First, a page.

Families asking for heating help, left in the cold

8:28 PM, Dec 3, 2013   |    comments
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ATLANTA -- Georgia's Low Income Home Energy Assistance Program, or LIHEAP, has many families hot under the collar but cold in their homes.

Several agencies, contracted to help pass out the $60 million allocated this year, say they have yet to receive the funds, or even be told how much assistance they can promise.

"Some people will lose their services, some people will choose between buying food or paying their utility bill to keep their lights on," said Yvonne Thomas, the VP of Programs and Services for the Fulton Atlanta Community Action Authority.

Congressman John Lewis sent a frustrated notice to the news on Monday concerned that the money was gone, perhaps even mis-spent.

He later learned the money was there in state coffers, it just had not yet been released to partnering agencies.  The question now is why?

Despite repeated calls and emails, the Department of Human Services which administers the program, has yet to say.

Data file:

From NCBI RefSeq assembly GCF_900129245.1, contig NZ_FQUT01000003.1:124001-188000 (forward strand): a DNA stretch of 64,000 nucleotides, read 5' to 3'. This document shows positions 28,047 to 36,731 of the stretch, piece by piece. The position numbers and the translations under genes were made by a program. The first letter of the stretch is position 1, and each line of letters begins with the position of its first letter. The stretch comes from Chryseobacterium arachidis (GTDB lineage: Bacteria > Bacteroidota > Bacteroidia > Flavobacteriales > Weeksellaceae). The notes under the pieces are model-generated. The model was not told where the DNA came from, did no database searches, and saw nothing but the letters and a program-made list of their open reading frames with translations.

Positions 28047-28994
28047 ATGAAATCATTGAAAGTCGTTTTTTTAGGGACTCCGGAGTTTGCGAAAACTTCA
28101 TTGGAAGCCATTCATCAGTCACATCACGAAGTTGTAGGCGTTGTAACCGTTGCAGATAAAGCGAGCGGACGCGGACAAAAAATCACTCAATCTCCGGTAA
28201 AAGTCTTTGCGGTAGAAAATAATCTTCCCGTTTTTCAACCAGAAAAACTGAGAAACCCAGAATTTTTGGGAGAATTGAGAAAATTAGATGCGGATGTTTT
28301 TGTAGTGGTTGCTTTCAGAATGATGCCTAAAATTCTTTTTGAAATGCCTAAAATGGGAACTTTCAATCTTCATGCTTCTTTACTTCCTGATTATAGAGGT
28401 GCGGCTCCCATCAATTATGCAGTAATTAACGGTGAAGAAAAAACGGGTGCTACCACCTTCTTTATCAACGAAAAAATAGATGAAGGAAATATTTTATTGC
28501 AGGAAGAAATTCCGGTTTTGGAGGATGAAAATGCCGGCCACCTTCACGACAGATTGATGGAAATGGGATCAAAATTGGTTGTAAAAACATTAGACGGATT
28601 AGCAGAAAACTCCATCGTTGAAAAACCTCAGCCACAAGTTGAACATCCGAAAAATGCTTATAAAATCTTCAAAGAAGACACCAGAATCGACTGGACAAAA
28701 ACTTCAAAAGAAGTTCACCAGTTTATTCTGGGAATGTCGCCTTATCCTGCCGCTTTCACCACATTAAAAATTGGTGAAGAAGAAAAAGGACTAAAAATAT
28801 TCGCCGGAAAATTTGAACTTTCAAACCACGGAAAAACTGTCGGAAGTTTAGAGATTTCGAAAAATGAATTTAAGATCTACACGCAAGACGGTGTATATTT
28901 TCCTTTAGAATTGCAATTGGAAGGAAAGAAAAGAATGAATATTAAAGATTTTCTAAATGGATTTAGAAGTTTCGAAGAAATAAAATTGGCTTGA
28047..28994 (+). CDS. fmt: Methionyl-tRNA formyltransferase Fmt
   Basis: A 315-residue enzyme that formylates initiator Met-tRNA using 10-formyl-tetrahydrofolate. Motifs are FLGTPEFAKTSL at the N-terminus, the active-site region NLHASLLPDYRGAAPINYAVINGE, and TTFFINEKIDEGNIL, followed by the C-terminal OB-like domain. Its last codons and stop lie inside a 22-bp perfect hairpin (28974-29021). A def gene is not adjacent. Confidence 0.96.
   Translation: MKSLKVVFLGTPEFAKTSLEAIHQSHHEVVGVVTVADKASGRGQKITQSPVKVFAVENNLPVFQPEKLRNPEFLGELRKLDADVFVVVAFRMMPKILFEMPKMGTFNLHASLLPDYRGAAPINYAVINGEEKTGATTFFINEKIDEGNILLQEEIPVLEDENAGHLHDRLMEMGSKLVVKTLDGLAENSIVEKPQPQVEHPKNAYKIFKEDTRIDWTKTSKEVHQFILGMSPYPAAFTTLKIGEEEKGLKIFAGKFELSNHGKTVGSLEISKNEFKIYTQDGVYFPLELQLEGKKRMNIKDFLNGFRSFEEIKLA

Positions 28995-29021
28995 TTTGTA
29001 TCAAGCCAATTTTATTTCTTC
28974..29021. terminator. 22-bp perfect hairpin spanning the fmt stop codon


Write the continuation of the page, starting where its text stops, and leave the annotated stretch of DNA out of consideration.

Seniors and low income disabled residents were allowed to apply for assistance in November, although no one has received a dime in aid.  The general public was supposed to be able to start applying December 2nd, but until the funds are released the doors are closed.

"My lights going to get turned off. I don't have money to pay it," said Linda Goode.

Goode was handed a piece of paper describing the qualifications for the program and was told to try again in a few days.

The Partnership for Community Action says the delayed funding has become a chronic problem since 2011.  Energy coordinator Heather Smith has no idea if its the same issue each year, she just knows this year, she's had to lay off about 45 part time employees until its resolved.

The employees would typically work processing applications for some 27,000 households.  But without the funds, the agency has no applications to process.

Since Monday Smith says nearly a thousand people have come to her office for help, another 3,000 have called.

The two agencies 11Alive talked with help roughly 44,000 families each winter.

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